Construction industry is safer in states without 'right-to-work' laws, University of Michigan study finds
States with "right-to-work" laws, which make it harder for unions to organize, have higher rates of death among construction workers than states that preserve union rights, according to a study released today by the University of Michigan.
The study — conducted by Roland Zullo of the U-M Institute for Research on Labor, Employment, and the Economy — found that fatality rates are higher among construction workers in states with "right to work" laws.
Death rates are 34 percent to 40 percent higher for construction workers in right-to-work states, depending on how those workers are classified, U-M said in a news release.
The study did not conclude that right-to-work laws caused the higher fatality rates, suggesting that the rates might be higher because of bad weather or dangerous geographic terrain in those states.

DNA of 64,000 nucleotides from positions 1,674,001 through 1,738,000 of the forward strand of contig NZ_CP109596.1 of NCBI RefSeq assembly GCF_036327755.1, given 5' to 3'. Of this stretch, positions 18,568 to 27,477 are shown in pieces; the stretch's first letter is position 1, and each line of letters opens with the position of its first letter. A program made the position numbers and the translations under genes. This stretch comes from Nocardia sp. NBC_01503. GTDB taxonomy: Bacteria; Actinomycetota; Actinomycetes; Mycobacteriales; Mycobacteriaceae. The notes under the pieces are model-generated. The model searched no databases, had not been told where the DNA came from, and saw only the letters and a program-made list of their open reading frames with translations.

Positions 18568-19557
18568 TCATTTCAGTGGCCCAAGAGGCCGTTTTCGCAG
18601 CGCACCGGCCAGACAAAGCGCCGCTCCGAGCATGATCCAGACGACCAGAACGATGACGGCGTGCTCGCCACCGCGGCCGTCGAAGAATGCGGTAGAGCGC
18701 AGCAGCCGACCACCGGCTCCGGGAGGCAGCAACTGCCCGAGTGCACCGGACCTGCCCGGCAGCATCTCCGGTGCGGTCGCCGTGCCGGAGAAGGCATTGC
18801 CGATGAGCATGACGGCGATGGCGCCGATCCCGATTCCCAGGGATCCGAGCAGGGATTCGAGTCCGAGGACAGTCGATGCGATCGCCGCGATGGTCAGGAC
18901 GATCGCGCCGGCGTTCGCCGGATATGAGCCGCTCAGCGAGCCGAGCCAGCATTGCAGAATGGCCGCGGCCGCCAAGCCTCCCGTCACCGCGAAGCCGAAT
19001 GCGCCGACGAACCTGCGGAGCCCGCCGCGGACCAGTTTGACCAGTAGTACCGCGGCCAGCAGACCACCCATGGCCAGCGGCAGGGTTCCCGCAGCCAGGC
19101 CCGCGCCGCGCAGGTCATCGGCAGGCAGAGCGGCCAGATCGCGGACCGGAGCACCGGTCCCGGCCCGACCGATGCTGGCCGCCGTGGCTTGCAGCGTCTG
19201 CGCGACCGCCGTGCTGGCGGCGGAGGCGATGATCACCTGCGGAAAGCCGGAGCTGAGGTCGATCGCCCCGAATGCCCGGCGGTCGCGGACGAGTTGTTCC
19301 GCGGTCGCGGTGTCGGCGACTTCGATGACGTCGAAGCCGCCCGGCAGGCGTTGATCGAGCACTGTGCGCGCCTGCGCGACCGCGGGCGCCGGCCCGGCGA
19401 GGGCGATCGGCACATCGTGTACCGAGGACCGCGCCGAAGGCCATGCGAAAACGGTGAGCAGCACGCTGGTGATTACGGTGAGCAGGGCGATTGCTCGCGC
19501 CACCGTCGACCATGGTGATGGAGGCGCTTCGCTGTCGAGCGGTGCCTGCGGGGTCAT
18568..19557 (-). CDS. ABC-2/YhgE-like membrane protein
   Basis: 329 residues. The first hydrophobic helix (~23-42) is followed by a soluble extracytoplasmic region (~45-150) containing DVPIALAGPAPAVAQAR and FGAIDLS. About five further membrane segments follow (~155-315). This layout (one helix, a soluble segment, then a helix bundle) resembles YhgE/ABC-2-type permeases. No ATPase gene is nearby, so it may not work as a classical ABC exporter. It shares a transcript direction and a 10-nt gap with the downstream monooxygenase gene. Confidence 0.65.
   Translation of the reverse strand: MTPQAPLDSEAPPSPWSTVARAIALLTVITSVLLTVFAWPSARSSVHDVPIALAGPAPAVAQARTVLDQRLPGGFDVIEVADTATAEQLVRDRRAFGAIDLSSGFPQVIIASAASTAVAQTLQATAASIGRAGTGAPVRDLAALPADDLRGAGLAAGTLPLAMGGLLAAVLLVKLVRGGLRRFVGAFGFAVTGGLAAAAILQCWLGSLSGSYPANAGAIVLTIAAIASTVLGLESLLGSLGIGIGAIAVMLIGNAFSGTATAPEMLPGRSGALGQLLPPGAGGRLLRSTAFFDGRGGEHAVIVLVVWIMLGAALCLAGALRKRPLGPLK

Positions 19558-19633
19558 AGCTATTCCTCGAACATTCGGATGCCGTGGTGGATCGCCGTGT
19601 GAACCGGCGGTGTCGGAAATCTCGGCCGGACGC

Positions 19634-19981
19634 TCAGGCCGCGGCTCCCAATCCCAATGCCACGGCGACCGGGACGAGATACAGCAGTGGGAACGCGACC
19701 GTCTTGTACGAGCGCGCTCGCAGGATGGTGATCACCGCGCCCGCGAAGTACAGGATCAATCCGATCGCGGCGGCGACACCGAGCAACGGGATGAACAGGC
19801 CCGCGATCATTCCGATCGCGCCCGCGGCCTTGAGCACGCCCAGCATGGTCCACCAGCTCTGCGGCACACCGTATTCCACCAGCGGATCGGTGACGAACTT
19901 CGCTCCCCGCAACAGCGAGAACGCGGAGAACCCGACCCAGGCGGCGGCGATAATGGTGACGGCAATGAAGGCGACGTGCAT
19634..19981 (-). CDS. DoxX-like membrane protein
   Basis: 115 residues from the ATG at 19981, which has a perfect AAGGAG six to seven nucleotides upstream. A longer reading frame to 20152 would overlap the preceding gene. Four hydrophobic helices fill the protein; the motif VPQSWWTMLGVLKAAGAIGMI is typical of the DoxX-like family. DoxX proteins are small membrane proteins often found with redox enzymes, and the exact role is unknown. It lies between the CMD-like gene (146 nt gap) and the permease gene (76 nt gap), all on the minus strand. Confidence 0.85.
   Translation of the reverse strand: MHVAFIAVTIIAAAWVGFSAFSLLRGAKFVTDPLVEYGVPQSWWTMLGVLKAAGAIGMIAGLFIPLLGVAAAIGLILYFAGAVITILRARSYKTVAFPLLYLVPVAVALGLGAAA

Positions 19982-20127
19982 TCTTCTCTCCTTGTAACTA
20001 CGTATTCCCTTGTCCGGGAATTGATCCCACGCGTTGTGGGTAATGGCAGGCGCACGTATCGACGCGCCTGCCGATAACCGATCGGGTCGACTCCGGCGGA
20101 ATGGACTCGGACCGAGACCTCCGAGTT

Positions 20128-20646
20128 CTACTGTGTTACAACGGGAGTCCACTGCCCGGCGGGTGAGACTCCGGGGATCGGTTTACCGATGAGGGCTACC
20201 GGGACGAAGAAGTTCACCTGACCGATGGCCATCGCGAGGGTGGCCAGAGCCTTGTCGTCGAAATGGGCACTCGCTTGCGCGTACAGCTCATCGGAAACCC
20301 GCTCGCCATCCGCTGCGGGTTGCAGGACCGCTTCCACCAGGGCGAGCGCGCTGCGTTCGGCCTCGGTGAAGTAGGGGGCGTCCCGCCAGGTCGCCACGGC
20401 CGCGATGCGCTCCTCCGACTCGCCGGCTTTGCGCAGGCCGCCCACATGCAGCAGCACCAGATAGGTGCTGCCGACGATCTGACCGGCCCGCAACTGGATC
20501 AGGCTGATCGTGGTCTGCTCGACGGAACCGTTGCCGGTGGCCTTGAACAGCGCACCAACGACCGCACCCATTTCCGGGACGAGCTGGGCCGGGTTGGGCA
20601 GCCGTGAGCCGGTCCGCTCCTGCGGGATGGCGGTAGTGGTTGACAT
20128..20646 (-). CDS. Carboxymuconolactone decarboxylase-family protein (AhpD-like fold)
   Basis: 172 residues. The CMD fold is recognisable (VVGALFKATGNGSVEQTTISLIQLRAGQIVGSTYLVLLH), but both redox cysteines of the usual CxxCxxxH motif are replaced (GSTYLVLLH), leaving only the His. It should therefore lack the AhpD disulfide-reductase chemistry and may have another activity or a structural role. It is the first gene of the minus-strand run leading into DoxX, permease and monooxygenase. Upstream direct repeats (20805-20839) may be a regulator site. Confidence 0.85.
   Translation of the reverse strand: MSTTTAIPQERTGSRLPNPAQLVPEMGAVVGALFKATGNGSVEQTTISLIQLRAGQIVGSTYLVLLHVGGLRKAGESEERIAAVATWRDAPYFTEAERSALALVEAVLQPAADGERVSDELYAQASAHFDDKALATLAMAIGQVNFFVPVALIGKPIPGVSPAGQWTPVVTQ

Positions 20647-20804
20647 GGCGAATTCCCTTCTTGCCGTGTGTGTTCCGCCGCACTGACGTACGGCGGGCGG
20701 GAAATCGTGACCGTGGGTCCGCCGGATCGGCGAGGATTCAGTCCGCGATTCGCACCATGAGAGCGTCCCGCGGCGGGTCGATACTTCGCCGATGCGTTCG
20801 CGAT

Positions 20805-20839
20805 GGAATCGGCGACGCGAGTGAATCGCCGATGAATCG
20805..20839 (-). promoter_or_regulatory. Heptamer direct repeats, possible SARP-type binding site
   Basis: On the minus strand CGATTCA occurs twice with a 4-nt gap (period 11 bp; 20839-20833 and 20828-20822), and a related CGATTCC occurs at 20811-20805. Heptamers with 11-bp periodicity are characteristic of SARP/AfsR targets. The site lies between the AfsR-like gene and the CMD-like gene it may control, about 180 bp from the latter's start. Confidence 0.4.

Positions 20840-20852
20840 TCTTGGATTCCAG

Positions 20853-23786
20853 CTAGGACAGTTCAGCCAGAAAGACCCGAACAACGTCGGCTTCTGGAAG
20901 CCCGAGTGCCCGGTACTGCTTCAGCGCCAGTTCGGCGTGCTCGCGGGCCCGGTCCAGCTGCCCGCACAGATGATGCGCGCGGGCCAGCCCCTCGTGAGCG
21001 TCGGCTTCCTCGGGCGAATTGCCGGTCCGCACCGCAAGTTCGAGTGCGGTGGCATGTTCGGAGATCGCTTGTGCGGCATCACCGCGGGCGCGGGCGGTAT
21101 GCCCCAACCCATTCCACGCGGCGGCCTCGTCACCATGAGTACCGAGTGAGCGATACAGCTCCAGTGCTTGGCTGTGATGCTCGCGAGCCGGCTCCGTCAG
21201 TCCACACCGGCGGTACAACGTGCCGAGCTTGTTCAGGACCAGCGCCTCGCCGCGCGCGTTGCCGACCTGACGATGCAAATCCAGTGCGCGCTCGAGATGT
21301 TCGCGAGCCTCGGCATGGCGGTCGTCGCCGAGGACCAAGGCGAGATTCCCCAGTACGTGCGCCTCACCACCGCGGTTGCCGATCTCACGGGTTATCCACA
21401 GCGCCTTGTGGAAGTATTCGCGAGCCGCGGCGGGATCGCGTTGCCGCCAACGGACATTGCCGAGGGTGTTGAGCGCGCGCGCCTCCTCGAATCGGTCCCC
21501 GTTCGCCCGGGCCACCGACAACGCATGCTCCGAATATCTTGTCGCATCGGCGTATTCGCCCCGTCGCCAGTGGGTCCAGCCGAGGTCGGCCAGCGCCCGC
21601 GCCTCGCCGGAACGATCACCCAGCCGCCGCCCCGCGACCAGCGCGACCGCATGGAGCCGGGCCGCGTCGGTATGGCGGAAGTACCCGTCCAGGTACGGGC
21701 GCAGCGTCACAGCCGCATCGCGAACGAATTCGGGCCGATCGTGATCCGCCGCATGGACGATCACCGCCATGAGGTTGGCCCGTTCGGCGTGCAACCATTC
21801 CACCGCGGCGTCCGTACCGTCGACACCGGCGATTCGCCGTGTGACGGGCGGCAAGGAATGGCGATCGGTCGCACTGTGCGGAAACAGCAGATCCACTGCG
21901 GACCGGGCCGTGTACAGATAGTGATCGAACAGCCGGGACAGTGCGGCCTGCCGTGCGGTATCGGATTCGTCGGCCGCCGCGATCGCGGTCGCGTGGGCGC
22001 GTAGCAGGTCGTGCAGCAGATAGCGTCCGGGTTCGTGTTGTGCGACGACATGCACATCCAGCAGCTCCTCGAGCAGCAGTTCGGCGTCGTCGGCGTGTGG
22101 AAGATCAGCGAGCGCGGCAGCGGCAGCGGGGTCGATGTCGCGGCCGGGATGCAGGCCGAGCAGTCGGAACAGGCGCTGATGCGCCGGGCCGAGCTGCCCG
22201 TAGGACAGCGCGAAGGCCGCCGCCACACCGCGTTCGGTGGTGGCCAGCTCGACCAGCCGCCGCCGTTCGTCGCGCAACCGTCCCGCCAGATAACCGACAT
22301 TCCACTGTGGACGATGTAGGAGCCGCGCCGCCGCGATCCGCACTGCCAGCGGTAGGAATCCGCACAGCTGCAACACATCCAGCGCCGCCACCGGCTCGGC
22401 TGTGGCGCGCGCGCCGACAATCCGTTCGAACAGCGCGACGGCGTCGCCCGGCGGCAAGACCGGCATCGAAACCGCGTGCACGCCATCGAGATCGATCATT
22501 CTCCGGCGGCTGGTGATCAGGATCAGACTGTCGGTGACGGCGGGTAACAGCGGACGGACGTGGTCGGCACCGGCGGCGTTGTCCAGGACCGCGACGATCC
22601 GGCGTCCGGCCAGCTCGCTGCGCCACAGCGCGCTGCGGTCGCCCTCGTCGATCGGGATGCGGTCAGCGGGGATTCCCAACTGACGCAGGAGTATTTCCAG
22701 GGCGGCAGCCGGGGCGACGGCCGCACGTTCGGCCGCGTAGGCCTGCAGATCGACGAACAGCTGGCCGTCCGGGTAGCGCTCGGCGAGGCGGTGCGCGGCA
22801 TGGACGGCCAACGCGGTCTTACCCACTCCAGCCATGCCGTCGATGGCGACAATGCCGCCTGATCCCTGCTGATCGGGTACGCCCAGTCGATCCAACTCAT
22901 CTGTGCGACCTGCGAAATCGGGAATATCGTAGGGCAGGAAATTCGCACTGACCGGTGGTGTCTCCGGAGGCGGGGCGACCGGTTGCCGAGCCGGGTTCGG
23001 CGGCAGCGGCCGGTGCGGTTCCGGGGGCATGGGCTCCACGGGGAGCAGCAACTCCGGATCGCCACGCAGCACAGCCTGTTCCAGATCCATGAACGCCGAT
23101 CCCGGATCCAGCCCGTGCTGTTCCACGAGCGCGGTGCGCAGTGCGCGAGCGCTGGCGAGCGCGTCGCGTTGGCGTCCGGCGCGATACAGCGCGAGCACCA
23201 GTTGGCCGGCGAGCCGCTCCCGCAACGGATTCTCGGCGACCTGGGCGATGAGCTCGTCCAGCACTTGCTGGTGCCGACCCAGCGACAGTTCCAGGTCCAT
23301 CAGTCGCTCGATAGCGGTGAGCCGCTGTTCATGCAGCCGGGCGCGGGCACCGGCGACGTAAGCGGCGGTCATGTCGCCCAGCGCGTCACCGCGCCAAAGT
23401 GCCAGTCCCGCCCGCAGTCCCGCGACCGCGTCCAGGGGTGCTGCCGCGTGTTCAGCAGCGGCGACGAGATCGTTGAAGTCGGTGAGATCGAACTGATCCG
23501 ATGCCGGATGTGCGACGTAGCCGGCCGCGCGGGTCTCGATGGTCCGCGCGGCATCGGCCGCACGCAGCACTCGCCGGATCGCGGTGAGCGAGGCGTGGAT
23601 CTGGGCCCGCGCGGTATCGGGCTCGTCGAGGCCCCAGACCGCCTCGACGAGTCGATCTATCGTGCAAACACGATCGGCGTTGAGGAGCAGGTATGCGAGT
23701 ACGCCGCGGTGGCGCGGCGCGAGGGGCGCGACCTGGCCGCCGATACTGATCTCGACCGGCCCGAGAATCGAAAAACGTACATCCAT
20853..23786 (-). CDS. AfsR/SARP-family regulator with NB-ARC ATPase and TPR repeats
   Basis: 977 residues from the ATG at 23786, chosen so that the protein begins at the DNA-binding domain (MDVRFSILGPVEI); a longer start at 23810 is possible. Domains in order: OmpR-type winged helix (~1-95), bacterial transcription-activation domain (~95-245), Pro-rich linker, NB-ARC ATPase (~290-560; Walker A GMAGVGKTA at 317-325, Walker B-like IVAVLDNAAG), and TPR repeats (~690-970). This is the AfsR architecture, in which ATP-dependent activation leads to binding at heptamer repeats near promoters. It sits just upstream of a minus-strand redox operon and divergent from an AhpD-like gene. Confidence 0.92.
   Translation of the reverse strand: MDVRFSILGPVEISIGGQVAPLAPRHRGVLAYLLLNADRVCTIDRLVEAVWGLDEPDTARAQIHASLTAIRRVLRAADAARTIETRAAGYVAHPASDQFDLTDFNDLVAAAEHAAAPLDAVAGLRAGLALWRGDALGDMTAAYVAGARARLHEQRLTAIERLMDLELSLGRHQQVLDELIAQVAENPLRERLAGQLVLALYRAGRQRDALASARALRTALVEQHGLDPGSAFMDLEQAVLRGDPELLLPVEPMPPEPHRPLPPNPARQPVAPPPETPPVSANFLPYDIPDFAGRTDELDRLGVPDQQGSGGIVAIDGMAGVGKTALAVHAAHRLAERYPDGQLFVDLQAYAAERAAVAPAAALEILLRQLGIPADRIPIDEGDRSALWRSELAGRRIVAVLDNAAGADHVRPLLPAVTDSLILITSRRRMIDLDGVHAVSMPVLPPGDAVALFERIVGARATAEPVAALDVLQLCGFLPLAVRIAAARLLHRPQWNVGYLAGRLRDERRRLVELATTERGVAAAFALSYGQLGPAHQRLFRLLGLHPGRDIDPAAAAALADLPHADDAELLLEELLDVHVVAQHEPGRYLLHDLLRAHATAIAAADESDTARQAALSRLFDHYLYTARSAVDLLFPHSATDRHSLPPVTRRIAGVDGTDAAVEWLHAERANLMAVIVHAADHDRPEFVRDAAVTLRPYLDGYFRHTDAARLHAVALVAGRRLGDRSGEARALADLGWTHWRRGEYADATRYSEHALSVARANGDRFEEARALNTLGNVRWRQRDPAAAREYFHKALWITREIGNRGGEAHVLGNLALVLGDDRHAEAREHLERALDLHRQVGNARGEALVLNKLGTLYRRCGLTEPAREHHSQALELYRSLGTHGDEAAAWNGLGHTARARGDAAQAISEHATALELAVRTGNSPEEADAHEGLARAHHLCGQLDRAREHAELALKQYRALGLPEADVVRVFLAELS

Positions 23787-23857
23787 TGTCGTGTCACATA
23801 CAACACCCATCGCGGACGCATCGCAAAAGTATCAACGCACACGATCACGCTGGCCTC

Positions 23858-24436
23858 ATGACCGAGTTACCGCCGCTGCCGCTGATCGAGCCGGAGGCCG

But the study does suggest that states with higher rates of unionization might be safer for workers because unions often push for safety training and accident prevention.
"Unions appear to have a positive role in reducing construction industry and occupation fatalities, but only in states without right-to-work laws," Zullo said in a statement.
The study's release comes as the national debate over right-to-work laws continues. In Lansing, at least one bill has been introduced to make Michigan a right-to-work state, according to Michigan Radio, though Gov. Rick Snyder has said the issue is not on his agenda.
"Several states are currently considering adopting right-to-work laws, but passing these laws may have the unintended consequence of elevating workplace fatalities," Zullo said. "States attempting to reduce worker fatalities should consider encouraging trade union growth and repealing right-to-work laws."